A 2015 Business Insider article titled, "11 websites to bookmark if you want to get rich" rated The Motley Fool as the #1 place online to get smarter about investing.

"The Motley Fool aims to build a strong investment community, which it does by providing a variety of resources: the website, books, a newspaper column, a radio [show], and [newsletters]," wrote (the clearly insightful and talented) money reporter Kathleen Elkins. "This site has something for every type of investor, from basic lessons for beginners to investing commentary on mutual funds, stock sectors, and value for the more advanced."

Our mission at The Motley Fool is to help the world invest better, so it's nice to receive that kind of recognition. It lets us know we're doing our job.

Whether that's helping the entirely uninitiated overcome their fear of stocks all the way to offering clear and successful guidance on complicated-sounding options trades, we want to provide our readers with a boost to the next step on their journey to financial independence.

Articles and beyond

As Business Insider wrote, there are a number of resources available from the Fool for investors of all levels and styles.

In addition to the dozens of free articles we publish every day on our website, I want to highlight two must-see spots in your tour of fool.com.

For the beginning investor

Investing can seem like a Big Deal to those who have yet to buy their first stock. Many investment professionals try to infuse the conversation with jargon in order to deter individual investors from tackling it on their own (and to justify their often sky-high fees).

But the individual investor can beat the market. The real secret to investing is that it doesn't take tons of money, endless hours, or super-secret formulas that only experts possess.

That's why we created a best-selling guide that walks investors-to-be through everything they need to know to get started. And because we're so dedicated to our mission, we've made that available for free.

If you're just starting out (or want to help out someone who is), go to www.fool.com/beginners, drop in your email address, and you'll be able to instantly access the quick-read guide ... for free.

For the listener

Whether it's on the stationary exercise bike or during my daily commute, I spend a lot of time going nowhere. But I've found a way to make that time benefit me.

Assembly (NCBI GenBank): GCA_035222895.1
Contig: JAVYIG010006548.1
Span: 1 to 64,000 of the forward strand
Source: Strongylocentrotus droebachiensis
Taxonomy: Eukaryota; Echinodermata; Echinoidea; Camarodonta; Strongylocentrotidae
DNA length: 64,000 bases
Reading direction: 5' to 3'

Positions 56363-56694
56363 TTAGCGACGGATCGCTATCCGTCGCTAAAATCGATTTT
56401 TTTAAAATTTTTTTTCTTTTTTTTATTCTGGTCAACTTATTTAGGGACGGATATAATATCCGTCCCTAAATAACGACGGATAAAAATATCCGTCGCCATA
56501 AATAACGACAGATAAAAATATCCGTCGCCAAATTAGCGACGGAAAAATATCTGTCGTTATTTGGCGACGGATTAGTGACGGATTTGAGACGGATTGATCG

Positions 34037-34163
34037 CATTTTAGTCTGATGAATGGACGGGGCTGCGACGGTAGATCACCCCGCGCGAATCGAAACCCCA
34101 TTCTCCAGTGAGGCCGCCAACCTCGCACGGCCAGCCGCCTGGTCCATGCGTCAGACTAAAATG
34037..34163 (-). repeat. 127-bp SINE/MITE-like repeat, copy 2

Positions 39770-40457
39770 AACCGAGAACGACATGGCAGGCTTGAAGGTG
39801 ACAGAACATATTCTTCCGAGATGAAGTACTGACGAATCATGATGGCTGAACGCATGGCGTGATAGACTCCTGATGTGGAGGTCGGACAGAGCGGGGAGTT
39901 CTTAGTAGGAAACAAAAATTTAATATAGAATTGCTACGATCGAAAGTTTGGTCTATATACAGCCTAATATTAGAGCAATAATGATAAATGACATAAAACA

The Motley Fool offers five podcasts that I refer to as "binge-worthy financial information."

Motley Fool Money features a team of our analysts discussing the week's top business and investing stories, interviews, and an inside look at the stocks on our radar. It's also featured on several dozen radio stations across the country.

The hosts of Motley Fool Answers challenge the conventional wisdom on life's biggest financial issues to reveal what you really need to know to make smart money moves.

David Gardner, co-founder of The Motley Fool, is among the most respected and trusted sources on investing. And he's the host of Rule Breaker Investing, in which he shares his insights into today's most innovative and disruptive companies ... and how to profit from them.

Market Foolery is our daily look at stocks in the news, as well as the top business and investing stories.

And Industry Focus offers a deeper dive into a specific industry and the stories making headlines. Healthcare, technology, energy, consumer goods, and other industries take turns in the spotlight.

They're all informative, entertaining, and eminently listenable ... and I don't say that simply because the hosts all sit within a Nerf-gun shot of my desk. Rule Breaker Investing and Answers contain timeless advice, so you might want to go back to the beginning with those. The other three take their cues from the market, so you'll want to listen to the most recent first. All are available at www.fool.com/podcasts.

But wait, there's more

The book and the podcasts – both free ... both awesome – also come with an ongoing benefit. If you download the book, or if you enter your email address in the magical box at the podcasts page, you'll get ongoing market coverage sent straight to your inbox.

Investor Insights is valuable and enjoyable coverage of everything from macroeconomic events to investing strategies to our analyst's travels around the world to find the next big thing. Also free.

Get the book. Listen to a podcast. Sign up for Investor Insights. I'm not saying that any of those things will make you rich ... but Business Insider seems to think so.


Compare Brokers